Jiro Dreams of Sushi


It seems like I will never tire of eating jamón but as we neared the end of our time in Spain, and especially since we’ve been back, I’ve been dreaming of sushi. In fact, I almost always crave sushi after being away from Vancouver and reading Mel’s accounts of Daiwa and the Tsukiji Fish Market in Tokyo were not helping at all. Neither was the medicore sushi plate I had the other day. So I re-watched the trailer for a movie we saw in the spring – Jiro Dreams of Sushi. Just because I like to taunt myself, and because some day we’ll be able to take another vacation.

This film, if you didn’t see it, is the ultimate in food porn. There are long, lingering shots of sushi master Jiro Ono molding rice with his gnarled hands, brushing glistening pieces of tuna or staring artfully off into the distance while thinking about his art. It’s beautiful and made me want to head out to the first sushi place I could find, never mind booking a flight to Tokyo so I could eat at this restaurant.

But that kind of perfection doesn’t come without sacrifice and the film spends a lot of time on the sub-themes of responsibility, repeatability and dedication to one’s craft. Jiro is some eighty years old and has been making sushi his entire life – every day he goes to the same restaurant and makes the same sushi and every day tries to make better and better sushi. The result is that his tiny sushi bar (Sukiyabashi Jiro) in a subway station is now a 3 Michelin-starred restaurant and one of the best sushi restaurants in the world with a long wait list.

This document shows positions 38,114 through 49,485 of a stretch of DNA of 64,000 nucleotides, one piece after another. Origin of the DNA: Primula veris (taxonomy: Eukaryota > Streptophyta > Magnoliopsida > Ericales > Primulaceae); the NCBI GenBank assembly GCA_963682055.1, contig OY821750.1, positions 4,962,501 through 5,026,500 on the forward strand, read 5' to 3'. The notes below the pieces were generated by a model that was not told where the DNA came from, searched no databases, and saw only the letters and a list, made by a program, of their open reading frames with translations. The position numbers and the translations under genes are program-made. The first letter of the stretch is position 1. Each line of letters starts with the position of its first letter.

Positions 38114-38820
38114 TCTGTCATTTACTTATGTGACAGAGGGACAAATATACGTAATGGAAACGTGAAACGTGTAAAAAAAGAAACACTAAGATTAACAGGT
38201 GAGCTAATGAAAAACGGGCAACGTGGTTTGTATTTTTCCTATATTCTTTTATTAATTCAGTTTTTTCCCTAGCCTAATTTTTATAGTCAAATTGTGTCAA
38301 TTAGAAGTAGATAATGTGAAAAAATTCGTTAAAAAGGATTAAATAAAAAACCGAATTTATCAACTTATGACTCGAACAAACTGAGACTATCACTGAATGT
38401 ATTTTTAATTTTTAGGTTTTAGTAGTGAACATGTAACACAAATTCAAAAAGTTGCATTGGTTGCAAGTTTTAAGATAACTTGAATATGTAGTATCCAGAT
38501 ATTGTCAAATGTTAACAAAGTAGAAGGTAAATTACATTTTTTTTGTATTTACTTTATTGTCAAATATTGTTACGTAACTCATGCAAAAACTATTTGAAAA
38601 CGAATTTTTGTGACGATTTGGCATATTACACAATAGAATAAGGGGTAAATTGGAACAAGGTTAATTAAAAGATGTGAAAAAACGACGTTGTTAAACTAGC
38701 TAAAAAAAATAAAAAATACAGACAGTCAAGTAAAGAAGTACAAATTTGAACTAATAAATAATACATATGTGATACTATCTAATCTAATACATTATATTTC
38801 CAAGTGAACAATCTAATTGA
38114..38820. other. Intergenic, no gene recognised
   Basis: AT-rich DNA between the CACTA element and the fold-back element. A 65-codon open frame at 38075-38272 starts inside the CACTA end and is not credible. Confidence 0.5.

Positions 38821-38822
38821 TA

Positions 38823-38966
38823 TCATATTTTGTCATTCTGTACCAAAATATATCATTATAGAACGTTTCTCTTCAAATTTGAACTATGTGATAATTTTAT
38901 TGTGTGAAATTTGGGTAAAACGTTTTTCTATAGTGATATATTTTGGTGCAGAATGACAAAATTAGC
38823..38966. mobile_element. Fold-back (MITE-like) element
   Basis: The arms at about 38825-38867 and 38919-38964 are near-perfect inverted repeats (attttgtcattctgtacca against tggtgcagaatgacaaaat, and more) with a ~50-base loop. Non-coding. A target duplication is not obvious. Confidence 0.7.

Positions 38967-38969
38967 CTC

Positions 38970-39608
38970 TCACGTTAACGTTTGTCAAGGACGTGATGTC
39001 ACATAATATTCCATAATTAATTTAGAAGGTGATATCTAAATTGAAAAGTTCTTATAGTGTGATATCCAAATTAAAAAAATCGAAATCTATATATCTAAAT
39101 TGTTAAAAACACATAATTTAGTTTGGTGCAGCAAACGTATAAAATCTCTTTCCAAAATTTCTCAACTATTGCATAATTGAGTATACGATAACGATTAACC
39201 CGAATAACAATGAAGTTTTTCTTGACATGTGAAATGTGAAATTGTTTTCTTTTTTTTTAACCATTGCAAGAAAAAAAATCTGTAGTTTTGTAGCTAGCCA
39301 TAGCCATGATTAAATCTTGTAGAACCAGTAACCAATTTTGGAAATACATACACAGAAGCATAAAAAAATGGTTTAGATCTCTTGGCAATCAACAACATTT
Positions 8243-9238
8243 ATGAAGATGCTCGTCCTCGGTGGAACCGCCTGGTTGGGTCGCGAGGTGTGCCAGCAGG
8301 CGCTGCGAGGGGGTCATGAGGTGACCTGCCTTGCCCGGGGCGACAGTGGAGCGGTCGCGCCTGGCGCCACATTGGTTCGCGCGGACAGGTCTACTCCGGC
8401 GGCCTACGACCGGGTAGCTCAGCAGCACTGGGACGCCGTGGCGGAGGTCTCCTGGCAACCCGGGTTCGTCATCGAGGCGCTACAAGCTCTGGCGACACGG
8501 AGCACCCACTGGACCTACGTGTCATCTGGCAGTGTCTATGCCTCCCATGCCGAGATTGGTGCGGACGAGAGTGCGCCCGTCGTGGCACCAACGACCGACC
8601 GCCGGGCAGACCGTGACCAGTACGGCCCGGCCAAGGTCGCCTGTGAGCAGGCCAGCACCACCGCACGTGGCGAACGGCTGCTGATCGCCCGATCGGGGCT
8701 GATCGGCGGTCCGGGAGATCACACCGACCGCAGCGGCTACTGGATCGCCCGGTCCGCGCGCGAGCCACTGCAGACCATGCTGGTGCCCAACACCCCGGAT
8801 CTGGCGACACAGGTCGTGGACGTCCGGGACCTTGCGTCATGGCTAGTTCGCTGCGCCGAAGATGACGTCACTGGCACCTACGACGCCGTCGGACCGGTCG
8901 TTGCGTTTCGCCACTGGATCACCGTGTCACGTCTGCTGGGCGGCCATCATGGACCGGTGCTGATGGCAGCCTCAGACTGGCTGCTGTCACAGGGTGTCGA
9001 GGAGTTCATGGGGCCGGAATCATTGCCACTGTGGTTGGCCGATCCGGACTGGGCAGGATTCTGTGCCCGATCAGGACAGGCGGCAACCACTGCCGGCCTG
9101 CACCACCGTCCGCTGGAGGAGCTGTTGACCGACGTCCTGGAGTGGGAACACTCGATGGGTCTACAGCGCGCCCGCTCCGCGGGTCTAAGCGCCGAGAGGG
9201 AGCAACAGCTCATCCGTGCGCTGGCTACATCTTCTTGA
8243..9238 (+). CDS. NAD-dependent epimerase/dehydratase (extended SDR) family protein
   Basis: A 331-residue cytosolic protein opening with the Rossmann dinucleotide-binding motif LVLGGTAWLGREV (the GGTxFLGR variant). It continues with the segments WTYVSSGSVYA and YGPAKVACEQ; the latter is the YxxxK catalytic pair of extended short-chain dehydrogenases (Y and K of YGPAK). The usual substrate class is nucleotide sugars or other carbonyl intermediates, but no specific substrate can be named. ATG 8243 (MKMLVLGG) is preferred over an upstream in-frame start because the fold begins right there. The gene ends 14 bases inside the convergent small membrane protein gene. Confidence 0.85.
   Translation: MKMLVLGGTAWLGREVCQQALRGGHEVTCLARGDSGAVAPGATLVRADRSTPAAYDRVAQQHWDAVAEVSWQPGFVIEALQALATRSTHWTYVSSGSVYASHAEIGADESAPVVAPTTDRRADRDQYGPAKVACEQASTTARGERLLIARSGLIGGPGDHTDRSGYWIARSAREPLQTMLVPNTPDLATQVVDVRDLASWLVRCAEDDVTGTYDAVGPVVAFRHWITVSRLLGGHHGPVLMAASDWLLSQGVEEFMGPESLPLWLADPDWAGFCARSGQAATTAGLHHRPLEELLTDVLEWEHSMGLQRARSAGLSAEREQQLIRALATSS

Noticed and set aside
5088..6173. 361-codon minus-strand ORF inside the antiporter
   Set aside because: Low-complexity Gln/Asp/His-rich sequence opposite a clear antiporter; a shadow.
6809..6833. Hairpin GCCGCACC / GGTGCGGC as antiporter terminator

He never takes a day off, never mind a vacation and both his sons have worked in the restaurant into adulthood. But where the younger son left opened his own sushi restaurant in another part of town, the older one is stuck in a strange limbo of having to take over the family business (because it’s tradition) and having to wait for his father to retire. Jiro jokes about having been a bad father and not seeing his sons much except in the restaurant, but it’s equally clear that he thinks he’s done the right thing as it is his eldest son’s unhappiness. To be perfect you have to remove all the variables; friends, family, hobbies, distractions, even decoration and serving staff in the restaurant are almost non-existent.

It’s impressive stuff. I like to sample a little bit of everything, in food as well as in life, so I admire but can’t even begin to understand this kind of focus. I’ve been thinking about it a lot. Also about sushi…time to go get some.

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